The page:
So what does that mean in real life? It means you have to find a safe place to be honest. Stock up on some kleenex. Be prepared to feel like the world is crashing because the world you know may very be. If you are going to go through, you have to pour yourself into your faith. As I have felt incapacitated for any purpose other than cleansing, I have tried to spend my time in prayer rather than focusing on the pain. I read my Bible. I put on my worship music. Like I said, not only would I not put myself through the whole veggie and water only gig. I wouldn't inflict pain like this on myself either. If I am going to do this, I have to believe God has something good waiting for me at the end of this. Any time we are faced with the pain of an unwanted journey, cleansing, or open wound, we have to trust that God has something good waiting for us or we are likely to turn tail and run.

The thing is when we run, we only run back to where we were. Our "solution" may look different, but the results are the same. The only way out of the pain is through it, and while it is a miserable road when you are in it, if you are faithful to stick to it, you will reach the other side, and the Lord will be holding out good things for you.

And I keep thinking how good it will feel when people ask me about this later and I can smile and say with great joy, "Oh, that miserable thing? I'm through."

Hoping you take the road that takes you through....

Monday, January 1, 2007

The Unusual Suspect by Stephen Baldwin-An Unusually Powerful book

I just finished reading The Unusual Suspect by Stephen Baldwin ( I will be honest. I didn't know what exactly to expect from a Hollywood pretty boy, but I had read some things about Stephen in the media that made me think he wasn't the mamsy-pamsy sort and his book might be a good read.

In case you have not heard, Stephen made news this year when he went against a porn shop in his town. He sat outside on the sidewalk and took pictures of the patrons and put those pictures in a full-page ad in the newspaper's Sunday edition. It didn't go over well with some folk, but he didn't care. He has a wife and daughters, and he didn't need that garbage in his town.

I'll confess. I was a bit shocked. I have seen some Stephen Baldwin movies, and to hear that he would go up against porn shops was...a new view of him. I liked the view, and it left me interested in this new side of Stephen Baldwin.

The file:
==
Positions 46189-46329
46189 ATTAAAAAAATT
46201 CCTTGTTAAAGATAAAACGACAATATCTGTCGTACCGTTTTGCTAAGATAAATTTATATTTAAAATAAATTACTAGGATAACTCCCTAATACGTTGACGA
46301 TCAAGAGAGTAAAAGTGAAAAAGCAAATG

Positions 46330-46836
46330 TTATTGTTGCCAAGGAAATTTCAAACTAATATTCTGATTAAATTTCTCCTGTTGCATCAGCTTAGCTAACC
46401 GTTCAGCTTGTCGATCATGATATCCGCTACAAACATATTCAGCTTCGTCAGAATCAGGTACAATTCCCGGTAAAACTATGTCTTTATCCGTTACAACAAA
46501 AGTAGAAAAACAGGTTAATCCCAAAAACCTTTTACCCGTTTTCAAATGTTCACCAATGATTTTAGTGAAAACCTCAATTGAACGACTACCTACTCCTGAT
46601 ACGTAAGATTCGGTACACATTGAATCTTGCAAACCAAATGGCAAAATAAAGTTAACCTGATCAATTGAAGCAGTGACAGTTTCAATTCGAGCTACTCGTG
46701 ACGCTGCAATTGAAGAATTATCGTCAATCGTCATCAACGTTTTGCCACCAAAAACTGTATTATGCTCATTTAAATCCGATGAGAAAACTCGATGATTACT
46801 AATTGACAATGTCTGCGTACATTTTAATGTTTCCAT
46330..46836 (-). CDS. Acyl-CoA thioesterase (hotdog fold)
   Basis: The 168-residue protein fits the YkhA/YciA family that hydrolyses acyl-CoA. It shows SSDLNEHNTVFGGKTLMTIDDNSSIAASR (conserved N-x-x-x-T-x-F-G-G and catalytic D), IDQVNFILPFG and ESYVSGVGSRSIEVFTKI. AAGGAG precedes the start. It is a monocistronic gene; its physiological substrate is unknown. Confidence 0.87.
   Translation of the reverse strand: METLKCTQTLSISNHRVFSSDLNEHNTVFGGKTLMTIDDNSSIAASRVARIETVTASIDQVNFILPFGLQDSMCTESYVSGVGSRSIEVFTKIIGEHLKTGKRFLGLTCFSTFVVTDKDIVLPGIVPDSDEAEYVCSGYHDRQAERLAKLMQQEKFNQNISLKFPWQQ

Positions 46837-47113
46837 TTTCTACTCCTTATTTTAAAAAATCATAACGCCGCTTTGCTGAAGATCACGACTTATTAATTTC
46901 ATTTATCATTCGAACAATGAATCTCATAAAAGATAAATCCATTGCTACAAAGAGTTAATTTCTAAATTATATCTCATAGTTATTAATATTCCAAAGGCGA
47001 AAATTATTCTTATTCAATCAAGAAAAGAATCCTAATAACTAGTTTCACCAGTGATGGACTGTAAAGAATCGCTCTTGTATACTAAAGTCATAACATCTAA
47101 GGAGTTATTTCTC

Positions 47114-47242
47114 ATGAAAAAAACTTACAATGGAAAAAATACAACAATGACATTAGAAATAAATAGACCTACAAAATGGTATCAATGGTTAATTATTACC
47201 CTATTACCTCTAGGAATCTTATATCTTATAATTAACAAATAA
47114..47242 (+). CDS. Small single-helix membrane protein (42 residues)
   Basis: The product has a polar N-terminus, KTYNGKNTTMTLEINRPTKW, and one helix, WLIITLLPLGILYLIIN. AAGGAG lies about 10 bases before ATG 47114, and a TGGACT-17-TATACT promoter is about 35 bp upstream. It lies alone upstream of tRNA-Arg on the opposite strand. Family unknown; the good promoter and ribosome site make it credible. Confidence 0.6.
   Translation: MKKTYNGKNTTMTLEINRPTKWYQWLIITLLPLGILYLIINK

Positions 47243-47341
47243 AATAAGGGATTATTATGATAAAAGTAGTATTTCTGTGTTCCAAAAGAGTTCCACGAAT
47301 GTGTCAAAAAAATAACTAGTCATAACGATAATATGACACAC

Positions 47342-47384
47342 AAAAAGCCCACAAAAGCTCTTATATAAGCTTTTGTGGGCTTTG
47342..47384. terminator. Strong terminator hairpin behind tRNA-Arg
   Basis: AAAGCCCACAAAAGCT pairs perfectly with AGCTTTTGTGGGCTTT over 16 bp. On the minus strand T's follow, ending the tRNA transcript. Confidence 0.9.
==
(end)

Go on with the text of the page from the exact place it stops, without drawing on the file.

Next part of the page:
I prayed for him, for his family, and for the word to get out about what he was doing.

I've seen updates periodically, but for the most part, the media seemed to let it drop when they realized they could not shame him or intimidate him into backing off. That is a shame because what he did should have stoked the fire of every God-fearing man in America, and we should have had churches sitting out on the sidewalks taking pictures and meeting in the city counsel chambers demanding a change in public zoning and political acceptance of such an industry. At the very least--and the most powerful--we should have had some get stoked enough to stand on the sidewalk and pray for the powers of hell that had taken up residence to be brought down and for the land to be redeemed.

Sadly, that didn't happen. If anything, a lot of those God-fearing men shook their heads and babbled some small-minded comment about Baldwin making Christians look like radical freaks. Well for those who did, Stephen Baldwin would say thanks for thinking he is radical, and I say get on your face and repent.

Anyway, because I was impressed by a man doing something instead of just whining about the condition of America's moral fabric today, I have wanted to read his book since I first saw it. I had waited for Christmas hoping to get it as a present, but when I didn't, I took matters into my own hands and spent my own money on it. It was well beyond being worth the investment.

If you want hardcore, Bible-as-it-is, uncompromised, sold-out, everything-I-am-and-have, all-for-you, holding-nothing-back-even-if-it-kills-me commitment that will stoke your fire, challenge your commitment, and stretch your comfort zone, this book is for you.

I think Christians who read this book will fall into three categories: 1) those shouting, "Hallelujah! Amen!" about every page or so, 2) those muttering, "I can't believe he said that, but I'm glad he did because now I don't feel like the only one who thinks that way," and 3) those who read it, shake their heads, and say, "Oh, God is going to get all over that boy." For those in the third group, I want to assure you that He already did. That is why Stephen wrote the book, and it is Holy Spirit drive from beginning to end. Therein lies the power. Therein also lies what will make Christians cringe and sinners see hope. The Holy Spirit is all over this book, and it'll convict, challenge, and encourage in ways that might shock you coming from a Hollywood pretty boy.

As for sinners who read it, I think they'll either write him off as nuts because they are so deceived or they'll run to find out more because this is spiritual filet mignon, baby.

The Unusual Suspect is as honest as it gets. If you need a fire lit under you, this is your match. If you want to know you are not the only one that looks at the Christian life from a more radical perspective than most, this is your buddy book. If you are happy reading your 15-minute devotions in the morning, sitting in the same pew every Sunday at church, and living the predictable happy-you-aren't-going-to-hell life, read it 'cause you need it the most.

Thinking Stephen Baldwin is too celebrity to come up with something that life-altering? He'll be the first to tell you he didn't come up with any of it, and I admit, a lot of it is really simple stuff. That is what makes it so unusually powerful, but God works that way, and as Stephen says, maybe that is what makes God the most unusual suspect.